Each day during the month of April, the Institute will feature one of the 30 ‘perspectives’ from the One Ocean report. These short articles include a diverse range of views regarding oceans management in New Zealand. Enjoy!


Bernie Napp, Policy Manager, Straterra

Enabling responsible seabed mining

Seabed mining has become controversial, with the Trans-Tasman Resources iron sands and Chatham Rock Phosphate projects’ marine consent applications being declined by the Environmental Protection Agency. These decisions of June 2014 and February 2015 have sent a strong signal to investors that New Zealand is an unfair and unreasonable place to do business.

The issues are how the Exclusive Economic Zone and Continental Shelf (Environmental Effects) Act 2012 (EEZ Act) regime deals with uncertainty and risk concerning the likely environmental impacts of seabed mining, how much that matters in the broader context and how to apply adaptive management.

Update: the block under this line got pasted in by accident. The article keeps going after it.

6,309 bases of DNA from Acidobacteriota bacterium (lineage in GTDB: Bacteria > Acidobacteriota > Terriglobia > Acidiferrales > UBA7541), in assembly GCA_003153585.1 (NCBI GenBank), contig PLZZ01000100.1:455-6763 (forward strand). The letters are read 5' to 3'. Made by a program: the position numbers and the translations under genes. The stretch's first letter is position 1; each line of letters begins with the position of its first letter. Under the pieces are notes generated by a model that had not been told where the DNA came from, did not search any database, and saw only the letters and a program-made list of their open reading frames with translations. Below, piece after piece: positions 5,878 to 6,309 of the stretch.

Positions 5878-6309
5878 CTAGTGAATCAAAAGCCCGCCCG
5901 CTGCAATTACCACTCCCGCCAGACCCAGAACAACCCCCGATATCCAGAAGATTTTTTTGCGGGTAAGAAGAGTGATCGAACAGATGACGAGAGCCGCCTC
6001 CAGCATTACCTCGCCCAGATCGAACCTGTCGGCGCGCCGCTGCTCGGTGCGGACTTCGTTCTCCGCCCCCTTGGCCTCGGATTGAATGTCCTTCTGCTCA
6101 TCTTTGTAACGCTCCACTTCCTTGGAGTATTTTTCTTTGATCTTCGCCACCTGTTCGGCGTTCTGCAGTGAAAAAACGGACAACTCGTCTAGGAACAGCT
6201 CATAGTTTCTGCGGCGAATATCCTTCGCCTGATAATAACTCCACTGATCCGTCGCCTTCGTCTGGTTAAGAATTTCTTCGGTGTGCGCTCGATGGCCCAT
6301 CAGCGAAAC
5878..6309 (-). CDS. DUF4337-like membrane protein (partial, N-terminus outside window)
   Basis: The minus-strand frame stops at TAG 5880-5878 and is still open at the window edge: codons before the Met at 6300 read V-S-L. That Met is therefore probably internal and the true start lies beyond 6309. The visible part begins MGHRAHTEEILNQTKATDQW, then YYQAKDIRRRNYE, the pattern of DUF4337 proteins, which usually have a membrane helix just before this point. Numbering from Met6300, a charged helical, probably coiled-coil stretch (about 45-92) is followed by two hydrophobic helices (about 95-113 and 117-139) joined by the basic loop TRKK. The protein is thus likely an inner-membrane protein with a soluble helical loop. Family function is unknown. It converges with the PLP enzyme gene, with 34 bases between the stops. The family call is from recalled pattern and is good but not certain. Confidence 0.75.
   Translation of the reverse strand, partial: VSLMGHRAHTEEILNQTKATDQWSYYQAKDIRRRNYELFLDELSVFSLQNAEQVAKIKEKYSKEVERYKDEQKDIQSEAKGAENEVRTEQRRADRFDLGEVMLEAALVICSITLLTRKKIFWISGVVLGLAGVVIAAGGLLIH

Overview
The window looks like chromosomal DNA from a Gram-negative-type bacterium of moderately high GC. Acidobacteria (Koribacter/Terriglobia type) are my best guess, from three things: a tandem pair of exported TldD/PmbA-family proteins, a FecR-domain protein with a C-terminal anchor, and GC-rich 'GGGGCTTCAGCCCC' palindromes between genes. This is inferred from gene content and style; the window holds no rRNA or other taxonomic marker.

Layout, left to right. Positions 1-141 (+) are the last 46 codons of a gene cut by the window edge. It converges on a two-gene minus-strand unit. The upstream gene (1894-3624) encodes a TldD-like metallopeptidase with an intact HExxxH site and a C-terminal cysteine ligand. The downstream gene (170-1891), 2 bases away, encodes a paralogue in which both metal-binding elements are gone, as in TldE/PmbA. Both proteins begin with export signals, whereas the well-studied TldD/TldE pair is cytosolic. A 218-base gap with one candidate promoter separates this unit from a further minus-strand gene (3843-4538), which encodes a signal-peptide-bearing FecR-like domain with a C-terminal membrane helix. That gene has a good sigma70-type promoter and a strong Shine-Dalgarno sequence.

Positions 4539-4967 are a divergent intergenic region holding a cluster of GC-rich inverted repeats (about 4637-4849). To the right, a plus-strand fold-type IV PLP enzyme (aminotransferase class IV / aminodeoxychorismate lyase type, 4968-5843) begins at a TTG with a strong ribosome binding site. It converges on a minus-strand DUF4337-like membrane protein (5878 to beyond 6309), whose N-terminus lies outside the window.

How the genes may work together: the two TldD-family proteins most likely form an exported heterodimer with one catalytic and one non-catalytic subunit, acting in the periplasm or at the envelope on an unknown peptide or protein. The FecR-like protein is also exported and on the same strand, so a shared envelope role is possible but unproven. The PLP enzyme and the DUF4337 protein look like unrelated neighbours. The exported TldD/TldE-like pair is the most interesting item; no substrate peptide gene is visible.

Over time, the aforementioned projects would have affected 0.5 percent of the area of the South Taranaki Bight and the Chatham Rise respectively. Each project would cost more than $500 million upfront and turn over more than $100 million a year. They would produce iron sands for steel-making and phosphorite for agricultural fertiliser – both of which are vital to modern life. The operators would adjust their operations if environmental conditions were breached (as occurs on land) using adaptive management.

The question for society is whether or not that is acceptable. We in industry think it is and that the EEZ Act regime must be changed to achieve it. We seek a pragmatic approach to assessing environmental effects, understanding and managing uncertainty and risk, setting consent conditions and providing for adaptive management.

Industry supports marine protection legislation for the EEZ to protect important biodiversity when appropriate. Areas must be identified via an informed and consultative process. Abolishing the Benthic Protection Areas is a necessary first step for good process and for fair and constructive public debate.

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